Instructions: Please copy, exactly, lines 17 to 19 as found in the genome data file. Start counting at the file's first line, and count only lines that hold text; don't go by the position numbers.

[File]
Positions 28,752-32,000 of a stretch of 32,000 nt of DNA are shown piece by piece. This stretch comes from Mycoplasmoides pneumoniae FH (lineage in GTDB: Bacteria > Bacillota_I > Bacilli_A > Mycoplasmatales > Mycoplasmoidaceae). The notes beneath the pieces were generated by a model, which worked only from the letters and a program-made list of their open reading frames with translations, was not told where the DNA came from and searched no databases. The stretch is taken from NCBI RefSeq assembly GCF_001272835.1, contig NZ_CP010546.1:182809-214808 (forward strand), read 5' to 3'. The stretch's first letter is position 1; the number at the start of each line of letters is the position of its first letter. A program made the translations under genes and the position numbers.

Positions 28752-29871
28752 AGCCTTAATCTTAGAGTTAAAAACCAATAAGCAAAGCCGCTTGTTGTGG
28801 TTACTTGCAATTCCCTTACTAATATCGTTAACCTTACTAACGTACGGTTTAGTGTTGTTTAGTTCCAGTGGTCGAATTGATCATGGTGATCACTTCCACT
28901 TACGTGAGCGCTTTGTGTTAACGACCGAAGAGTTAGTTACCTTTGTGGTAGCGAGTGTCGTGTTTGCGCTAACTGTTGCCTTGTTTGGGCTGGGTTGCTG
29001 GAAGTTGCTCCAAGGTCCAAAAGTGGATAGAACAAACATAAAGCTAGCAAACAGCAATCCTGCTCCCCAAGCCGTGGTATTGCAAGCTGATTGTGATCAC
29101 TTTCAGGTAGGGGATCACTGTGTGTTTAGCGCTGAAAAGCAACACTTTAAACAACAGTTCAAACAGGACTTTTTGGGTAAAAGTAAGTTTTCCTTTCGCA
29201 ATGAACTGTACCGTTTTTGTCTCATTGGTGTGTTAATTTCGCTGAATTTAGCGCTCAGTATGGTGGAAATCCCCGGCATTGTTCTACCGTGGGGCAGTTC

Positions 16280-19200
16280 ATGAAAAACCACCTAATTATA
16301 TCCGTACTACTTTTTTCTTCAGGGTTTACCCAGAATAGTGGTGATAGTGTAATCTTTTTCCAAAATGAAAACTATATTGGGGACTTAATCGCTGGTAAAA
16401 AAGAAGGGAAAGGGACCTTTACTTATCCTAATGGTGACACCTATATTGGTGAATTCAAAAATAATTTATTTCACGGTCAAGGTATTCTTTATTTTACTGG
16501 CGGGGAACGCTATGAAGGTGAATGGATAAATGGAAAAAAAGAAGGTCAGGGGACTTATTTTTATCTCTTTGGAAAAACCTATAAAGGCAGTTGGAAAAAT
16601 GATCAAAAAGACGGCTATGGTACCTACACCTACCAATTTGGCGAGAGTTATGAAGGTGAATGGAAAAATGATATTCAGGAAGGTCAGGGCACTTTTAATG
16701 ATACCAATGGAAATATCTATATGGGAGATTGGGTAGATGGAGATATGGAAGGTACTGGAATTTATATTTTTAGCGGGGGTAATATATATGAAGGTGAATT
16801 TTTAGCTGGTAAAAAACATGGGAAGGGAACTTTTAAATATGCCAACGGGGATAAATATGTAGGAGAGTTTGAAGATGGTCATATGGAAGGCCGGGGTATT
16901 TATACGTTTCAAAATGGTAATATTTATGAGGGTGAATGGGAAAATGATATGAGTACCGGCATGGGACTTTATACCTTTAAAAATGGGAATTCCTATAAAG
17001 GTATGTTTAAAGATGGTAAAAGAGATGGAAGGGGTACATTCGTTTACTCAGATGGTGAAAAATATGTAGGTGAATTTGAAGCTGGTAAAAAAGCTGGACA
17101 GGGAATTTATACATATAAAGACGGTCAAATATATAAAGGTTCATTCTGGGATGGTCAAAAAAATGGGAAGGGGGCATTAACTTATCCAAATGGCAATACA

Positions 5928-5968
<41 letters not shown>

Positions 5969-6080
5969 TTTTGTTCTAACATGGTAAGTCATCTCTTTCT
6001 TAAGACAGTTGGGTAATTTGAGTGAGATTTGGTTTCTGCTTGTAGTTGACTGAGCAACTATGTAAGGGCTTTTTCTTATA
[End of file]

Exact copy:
16901 TATACGTTTCAAAATGGTAATATTTATGAGGGTGAATGGGAAAATGATATGAGTACCGGCATGGGACTTTATACCTTTAAAAATGGGAATTCCTATAAAG
17001 GTATGTTTAAAGATGGTAAAAGAGATGGAAGGGGTACATTCGTTTACTCAGATGGTGAAAAATATGTAGGTGAATTTGAAGCTGGTAAAAAAGCTGGACA
17101 GGGAATTTATACATATAAAGACGGTCAAATATATAAAGGTTCATTCTGGGATGGTCAAAAAAATGGGAAGGGGGCATTAACTTATCCAAATGGCAATACA